Pay settlements sit below long term average, pay freezes fall

Posted on 26 Mar 2012

Recruitment consultancy JAM and EEF latest pay survey shows pay settlements at manufacturing firms have remained stable during the main bargaining period.

The data will provide relief to manufacturing companies readying themselves for widespread demands for wage increases.

The survey data, gathered from 200 companies for the three months to the end of February, show the average pay settlement for the period was 2.5% – a figure that comes in below the long-term settlement average of 3%.

Pay freezes have also fallen to around one in 10 settlements, while the overwhelming majority of settlements continue to come in at below 3%.

At the start of the year, EEF released a survey indicating that even though 30% of the surveyed manufacturers regarded upward pressure on pay as a risk to their firm’s growth, only 5% regarded it as the most important risk to their business. The survey released today backs up the findings of this survey – payment settlements ranked fourth; behind access to raw materials, the financial crisis and access to finance.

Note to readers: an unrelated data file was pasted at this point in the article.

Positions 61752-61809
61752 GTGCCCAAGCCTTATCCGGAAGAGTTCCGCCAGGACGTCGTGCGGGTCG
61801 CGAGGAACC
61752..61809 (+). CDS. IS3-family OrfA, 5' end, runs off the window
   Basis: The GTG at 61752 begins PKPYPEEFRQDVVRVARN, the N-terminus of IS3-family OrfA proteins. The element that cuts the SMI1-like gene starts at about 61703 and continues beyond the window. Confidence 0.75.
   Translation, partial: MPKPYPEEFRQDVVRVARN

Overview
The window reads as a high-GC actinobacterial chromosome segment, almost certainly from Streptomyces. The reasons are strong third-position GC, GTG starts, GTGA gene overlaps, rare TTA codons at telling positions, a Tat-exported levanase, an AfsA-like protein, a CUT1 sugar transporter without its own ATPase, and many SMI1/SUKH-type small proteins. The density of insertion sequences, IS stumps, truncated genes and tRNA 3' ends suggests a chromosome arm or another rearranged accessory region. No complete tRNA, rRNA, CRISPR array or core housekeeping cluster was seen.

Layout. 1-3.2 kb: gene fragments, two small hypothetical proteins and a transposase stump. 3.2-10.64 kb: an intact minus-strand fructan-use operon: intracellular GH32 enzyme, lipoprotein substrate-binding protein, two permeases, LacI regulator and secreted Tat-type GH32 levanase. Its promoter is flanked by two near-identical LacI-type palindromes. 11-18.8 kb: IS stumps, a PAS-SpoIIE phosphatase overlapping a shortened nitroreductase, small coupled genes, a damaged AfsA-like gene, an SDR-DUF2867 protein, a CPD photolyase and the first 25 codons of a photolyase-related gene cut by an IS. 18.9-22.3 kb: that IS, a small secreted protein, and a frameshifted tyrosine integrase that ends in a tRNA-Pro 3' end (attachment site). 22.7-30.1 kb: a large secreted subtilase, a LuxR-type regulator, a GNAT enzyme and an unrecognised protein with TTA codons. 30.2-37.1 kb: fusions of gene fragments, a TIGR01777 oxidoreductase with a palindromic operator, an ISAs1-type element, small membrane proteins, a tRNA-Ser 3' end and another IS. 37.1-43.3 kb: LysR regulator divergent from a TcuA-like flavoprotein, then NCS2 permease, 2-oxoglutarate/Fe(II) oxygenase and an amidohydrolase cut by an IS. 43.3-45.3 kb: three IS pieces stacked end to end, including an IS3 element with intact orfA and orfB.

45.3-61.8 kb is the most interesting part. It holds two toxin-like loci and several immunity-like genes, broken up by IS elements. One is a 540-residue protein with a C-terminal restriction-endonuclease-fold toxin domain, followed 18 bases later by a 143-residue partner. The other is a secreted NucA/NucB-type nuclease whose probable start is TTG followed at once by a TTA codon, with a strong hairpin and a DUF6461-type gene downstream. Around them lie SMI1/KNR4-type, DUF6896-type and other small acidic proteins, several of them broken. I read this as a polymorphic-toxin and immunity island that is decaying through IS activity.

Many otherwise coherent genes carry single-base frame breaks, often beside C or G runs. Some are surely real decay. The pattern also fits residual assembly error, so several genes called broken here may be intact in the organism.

Commenting on the latest figures, Ms Lee Hopley, chief economist at EEF, said: “A sense of economic realism [has prevailed] in the key bargaining rounds at the start of the year. With inflation tracking back towards target, the potential for escalating pay pressures in the year ahead shouldn’t pose a concern for policymakers.”

John Morris, chief executive of JAM Recruitment, echoed Ms Hopley’s optimism and commented: “The fact that modest pay rises are widespread in the sector indicates moderate growth in manufacturing and is certainly a positive sign when one considers the seemingly ubiquitous pay freezes in the wider economy.

“The slight increase in pay rises above three per cent may well be indicative of increased confidence in the industry and recognition of just how important it is to retain talented employees. Any spike in growth for the sector may mean that upwards pressure on wages increases even more in line with demand for manufacturing skills.”